South Dakota
Birds and Birding
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Red-tailed Hawk

Buteo jamaicensis

Length: 19 - 25 inches Wingspan: 46 - 58 inches Seasonality: All Seasons
ID Keys: Variable with age and morph, but tail normally reddish above, whitish below.  Belly-band of streaks on many birds

Red-tailed Hawk - Buteo jamaicensisThe Red-tailed hawk is probably one of the most well-known hawks, due to it's trademark reddish tail and tendency to perch along the sides of roads. Red-tailed Hawks show a wide variation in plumage, especially in the western United States.  "Harlan's Hawk", once considered a separate species, is a very dark morph of the Red-tailed Hawk, with marbled earth and white tones in the tail instead of red.  Another distinguishing field mark of most birds is a "belly band" of dark speckled feathers on the bellow below the breast.  However, very light colored Red-tailed Hawk morphs may largely lack even this characteristics.

Habitat: Open country, woodlands, prairies, cropland, and plains. Found in nearly any type of habitat that provides some open ground with high perches.

Diet: Small mammals, birds, and reptiles.  Occasionally eats insects and carrion. 

Behavior: Hunts by either watching from a perch and swooping down when prey comes within range, or by soaring over open ground.  During courtship, males and females circle together, crying their distinctive cry.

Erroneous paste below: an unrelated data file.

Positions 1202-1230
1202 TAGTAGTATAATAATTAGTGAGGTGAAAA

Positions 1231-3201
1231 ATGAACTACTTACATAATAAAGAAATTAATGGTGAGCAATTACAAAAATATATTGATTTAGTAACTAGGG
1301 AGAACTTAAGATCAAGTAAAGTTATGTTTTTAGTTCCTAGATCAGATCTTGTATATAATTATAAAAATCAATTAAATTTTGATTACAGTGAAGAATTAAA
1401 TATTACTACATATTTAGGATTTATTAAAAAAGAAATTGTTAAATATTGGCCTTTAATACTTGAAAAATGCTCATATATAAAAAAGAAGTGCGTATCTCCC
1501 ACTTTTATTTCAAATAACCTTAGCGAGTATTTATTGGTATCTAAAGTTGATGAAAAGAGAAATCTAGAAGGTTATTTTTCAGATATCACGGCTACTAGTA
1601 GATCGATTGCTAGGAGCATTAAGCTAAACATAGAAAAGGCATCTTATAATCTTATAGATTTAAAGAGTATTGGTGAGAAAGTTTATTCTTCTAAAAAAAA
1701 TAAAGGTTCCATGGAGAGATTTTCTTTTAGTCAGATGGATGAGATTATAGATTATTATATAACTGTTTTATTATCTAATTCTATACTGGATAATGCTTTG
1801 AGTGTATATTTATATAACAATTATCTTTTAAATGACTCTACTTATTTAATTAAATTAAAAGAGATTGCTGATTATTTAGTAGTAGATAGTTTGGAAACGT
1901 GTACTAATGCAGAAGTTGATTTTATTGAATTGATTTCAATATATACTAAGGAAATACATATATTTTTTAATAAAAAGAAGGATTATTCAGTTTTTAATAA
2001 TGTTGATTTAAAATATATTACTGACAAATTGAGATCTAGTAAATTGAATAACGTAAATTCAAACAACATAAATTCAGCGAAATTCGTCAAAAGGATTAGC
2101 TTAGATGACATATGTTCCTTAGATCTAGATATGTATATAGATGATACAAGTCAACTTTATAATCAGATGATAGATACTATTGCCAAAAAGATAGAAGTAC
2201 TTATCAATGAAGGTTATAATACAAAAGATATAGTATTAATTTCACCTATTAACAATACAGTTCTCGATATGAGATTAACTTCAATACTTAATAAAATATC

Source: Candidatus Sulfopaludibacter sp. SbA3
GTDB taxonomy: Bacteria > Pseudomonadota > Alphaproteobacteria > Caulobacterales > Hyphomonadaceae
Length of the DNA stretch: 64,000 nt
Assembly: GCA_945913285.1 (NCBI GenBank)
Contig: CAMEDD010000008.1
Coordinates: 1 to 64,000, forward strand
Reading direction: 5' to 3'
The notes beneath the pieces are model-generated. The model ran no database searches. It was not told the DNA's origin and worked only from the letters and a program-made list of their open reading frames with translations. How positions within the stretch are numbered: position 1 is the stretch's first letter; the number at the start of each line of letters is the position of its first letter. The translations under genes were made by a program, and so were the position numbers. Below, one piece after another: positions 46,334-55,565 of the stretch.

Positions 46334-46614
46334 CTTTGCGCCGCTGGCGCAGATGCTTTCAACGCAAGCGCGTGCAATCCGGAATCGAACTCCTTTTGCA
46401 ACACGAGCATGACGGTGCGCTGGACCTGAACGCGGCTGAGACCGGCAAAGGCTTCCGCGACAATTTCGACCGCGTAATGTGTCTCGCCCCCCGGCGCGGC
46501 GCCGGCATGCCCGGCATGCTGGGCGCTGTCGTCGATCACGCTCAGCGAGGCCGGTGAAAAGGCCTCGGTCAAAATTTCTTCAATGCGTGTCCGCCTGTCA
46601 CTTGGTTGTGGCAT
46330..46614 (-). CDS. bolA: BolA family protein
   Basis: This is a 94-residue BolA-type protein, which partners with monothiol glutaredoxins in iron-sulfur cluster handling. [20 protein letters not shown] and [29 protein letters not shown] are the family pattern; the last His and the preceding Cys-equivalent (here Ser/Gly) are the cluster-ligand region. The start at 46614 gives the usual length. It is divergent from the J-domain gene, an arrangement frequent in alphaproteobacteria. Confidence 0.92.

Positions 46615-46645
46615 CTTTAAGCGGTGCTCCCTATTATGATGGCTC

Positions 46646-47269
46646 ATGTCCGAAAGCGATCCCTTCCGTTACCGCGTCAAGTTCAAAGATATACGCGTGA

Nesting: March through June.  The nest of a Red-tailed Hawk is usually in a tree, often one of the tallest trees in the general vicinity.  The nest is large structure built of sticks, lined with finer vegetative material.  The female usually lays 2 to 3 eggs, and both parents help to incubate them.  Upon hatching, the female initially stays with the young while the male leaves the nest to hunt and bring food back.  After a few weeks, both parents leave the nest for periods to hunt.

Breeding Map: Breeding bird survey map

Song: Red-tailed Hawk call.

Migration: Many birds do migrate south, but some are semi-permanent residents.

Similar Species: Depending on age and morph, can appear similar to Ferruginous Hawk or Rough-legged Hawk.

Conservation Status: Widespread and common, with populations stable or even increasing.

Further Information: 1) USGS Patuxent Bird Identification InfoCenter, Red-tailed Hawk

2) Cornell University's "All About Birds - Red-tailed Hawk"

3) - Red-tailed Hawk

Photo Information: August 4th, 2002 -- Near Lake Preston -- Terry L. Sohl

Additional Photos: Click on the image chips or text links below for additional, higher-resolution Red-tailed Hawk photos.


Click on the range map for a higher-resolution view
Red-tailed hawk - Range Map
South Dakota Status: Uncommon summer resident statewide.  Uncommon winter resident, primarily in the south.  Common migrant throughout the state.